Source: Red Hat
Red Hat, Inc. (NYSE: RHT), the world's leading provider of open source solutions, today announced that Bank of New Zealand, a subsidiary of the National Australia Bank Group, has deployed Red Hat Enterprise Linux 5 on IBM System z mainframes to solve environment, space and cost issues related to its data centre. With Red Hat and IBM solutions, Bank of New Zealand has significantly reduced its hardware footprint, power consumption, heat and carbon emissions and costs, including an expected 20 percent cost reduction over the life of the platform.
Bank of New Zealand (BNZ) was close to reaching capacity in its data centre and needed a new solution that could maximise space and resources while keeping costs down. With a heavy carbon-neutral focus as a core part of its corporate values, BNZ looked for ways to green its IT architecture and carve out costs.
"BNZ had defined two important goals for the future, both of which relied heavily on IT. The first was for the organisation to become carbon neutral by 2010 and the second was to explore open source opportunities through the adoption of Linux," said Lyle Johnston, infrastructure architect at BNZ. "We also faced the challenge of creating a disaster-recovery solution for our data centres in Auckland, New Zealand and East Melbourne, Australia."
In mid 2007, BNZ began overhauling its mission-critical front-end IT environment, including its Internet banking and bank teller functions, and its middleware layer providing connectivity through to its core back-end data. It migrated its systems to Red Hat Enterprise Linux 5 running under z/VM on the mainframe. Today, BNZ utilises both IBM System z10 and z9 systems, exclusively running Red Hat Enterprise Linux 5, to power the bank's customer-facing banking systems, including Internet banking and teller platforms.
"When it came to selecting a Linux provider, the choice to invest in Red Hat was largely based on its commitment to the ongoing development of the platform and its strong support capabilities, particularly in reference to supporting Red Hat Enterprise Linux on the mainframe," said Johnston. "Deploying IBM mainframes with Red Hat Enterprise Linux to address our carbon footprint and cost savings concerns was a very big deal, especially at the senior management level."
A critical component in the successful deployment and ongoing management of its new systems, BNZ also incorporated Red Hat Network (RHN) Satellite to provide BNZ with the ability to provision, update, patch and maintain through simple, easimple, easy-to-use functionality. By utilising RHN Satellite, the bank was able to re-provision its entire teller platform development environment in just two hours.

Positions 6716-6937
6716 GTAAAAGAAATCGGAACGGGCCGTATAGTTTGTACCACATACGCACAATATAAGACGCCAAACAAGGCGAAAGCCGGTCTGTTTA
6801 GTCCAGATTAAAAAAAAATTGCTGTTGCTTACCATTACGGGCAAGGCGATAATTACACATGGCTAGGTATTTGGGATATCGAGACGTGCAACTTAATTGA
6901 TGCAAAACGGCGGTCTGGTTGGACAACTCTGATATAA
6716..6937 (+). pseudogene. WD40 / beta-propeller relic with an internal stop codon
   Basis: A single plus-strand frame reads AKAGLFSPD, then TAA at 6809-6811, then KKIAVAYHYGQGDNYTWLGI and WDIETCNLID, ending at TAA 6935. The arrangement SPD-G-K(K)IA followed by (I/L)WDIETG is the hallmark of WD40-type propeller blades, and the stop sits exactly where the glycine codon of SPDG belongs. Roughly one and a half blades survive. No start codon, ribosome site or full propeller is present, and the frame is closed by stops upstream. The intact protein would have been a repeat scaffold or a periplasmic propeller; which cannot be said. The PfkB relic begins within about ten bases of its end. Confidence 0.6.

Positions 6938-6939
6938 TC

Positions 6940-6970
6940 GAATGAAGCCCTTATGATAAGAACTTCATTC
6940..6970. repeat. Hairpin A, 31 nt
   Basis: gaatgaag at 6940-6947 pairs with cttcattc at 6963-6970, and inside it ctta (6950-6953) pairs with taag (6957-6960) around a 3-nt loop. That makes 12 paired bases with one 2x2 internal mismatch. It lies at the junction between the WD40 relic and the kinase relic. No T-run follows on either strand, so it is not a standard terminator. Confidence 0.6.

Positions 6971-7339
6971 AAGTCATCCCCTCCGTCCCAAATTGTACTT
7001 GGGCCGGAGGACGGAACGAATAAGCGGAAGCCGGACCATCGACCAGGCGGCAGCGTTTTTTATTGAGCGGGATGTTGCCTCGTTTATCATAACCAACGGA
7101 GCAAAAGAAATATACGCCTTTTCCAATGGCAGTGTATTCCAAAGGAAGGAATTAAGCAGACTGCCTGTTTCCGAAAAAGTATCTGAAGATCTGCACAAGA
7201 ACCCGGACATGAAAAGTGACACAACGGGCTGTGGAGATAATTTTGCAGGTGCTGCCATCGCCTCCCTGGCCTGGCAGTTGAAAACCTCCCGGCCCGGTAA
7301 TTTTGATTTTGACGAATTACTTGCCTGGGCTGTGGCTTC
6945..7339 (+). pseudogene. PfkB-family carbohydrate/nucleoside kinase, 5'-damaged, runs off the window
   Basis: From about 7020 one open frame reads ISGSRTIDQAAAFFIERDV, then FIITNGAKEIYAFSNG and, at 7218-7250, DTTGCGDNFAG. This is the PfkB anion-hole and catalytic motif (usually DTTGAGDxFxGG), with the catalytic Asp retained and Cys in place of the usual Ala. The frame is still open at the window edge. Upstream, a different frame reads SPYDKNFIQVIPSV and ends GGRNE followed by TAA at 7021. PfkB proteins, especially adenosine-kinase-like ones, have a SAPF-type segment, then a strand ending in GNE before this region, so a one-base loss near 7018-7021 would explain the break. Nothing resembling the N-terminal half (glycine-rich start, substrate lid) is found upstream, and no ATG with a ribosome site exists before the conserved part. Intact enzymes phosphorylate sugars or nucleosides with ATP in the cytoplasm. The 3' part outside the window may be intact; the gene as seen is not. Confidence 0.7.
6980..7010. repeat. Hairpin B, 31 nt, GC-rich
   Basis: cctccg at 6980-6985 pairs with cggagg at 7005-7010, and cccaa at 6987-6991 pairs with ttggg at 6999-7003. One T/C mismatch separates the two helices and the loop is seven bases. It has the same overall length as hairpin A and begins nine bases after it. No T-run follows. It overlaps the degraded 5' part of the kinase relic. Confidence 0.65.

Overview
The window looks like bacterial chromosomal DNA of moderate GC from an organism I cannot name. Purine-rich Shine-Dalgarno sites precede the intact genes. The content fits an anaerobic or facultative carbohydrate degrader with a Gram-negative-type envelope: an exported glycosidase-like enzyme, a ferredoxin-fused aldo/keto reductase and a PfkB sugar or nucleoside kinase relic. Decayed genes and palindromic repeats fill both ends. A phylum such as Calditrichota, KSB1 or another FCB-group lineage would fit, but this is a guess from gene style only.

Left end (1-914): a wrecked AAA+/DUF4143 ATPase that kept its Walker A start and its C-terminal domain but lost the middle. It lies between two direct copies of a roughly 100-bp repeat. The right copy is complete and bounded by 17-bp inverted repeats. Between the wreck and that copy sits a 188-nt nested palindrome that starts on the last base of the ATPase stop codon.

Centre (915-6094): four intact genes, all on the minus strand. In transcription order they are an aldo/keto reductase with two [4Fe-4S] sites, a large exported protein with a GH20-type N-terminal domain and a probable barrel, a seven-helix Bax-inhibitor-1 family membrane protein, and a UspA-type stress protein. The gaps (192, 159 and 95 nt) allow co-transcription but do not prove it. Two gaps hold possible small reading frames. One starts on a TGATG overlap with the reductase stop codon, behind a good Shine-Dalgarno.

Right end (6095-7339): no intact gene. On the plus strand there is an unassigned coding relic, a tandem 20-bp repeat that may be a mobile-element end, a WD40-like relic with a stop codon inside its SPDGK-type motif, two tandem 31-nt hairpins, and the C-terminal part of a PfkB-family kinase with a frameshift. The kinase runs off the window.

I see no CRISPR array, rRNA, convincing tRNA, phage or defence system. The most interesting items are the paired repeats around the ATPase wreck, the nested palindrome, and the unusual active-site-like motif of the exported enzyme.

The combination of z/VM and Red Hat Enterprise Linux 5 enabled BNZ to virtualise and consolidate a largely distributed SUN environment, which incorporates all of its front-end systems, down to just one box. It boosted the speed and simplicity of the bank's new deployments - instead of taking days, a new environment can be deployed in just minutes.
Also, just one administrator is now needed per 100 virtual servers, so BNZ can save and reallocate resources that would traditionally have been used to manage the platform.
With the combination of Red Hat and IBM solutions, BNZ has achieved significant cost savings and made major steps to green its IT systems.
In just three months, BNZ was able to consolidate its servers and reduce its front-end systems data centre footprint by 30 percent. It has recorded a 33 percent reduction in heat output and a 39 percent reduction in carbon dioxide emissions for its front-end systems. The solution has also helped BNZ to carve out costs, as the bank expects approximately 20 percent return on investment (ROI) over the life of the platform.
"We have also managed to substantially reduce our front-end power consumption by nearly 40 percent, which means we are well and truly on our way to becoming carbon-neutral by our 2010 goal," said Johnston.
For the future, BNZ has adopted a long-term strategic view that incorporates expanded use of Red Hat Enterprise Linux throughout its IT architecture. "Introducing Red Hat Enterprise Linux into the organisation has breathed new enthusiasm and life into the business and the people behind it. This project has been a gateway for us, and working with Red Hat has opened our eyes to what's possible with open source," said Johnston.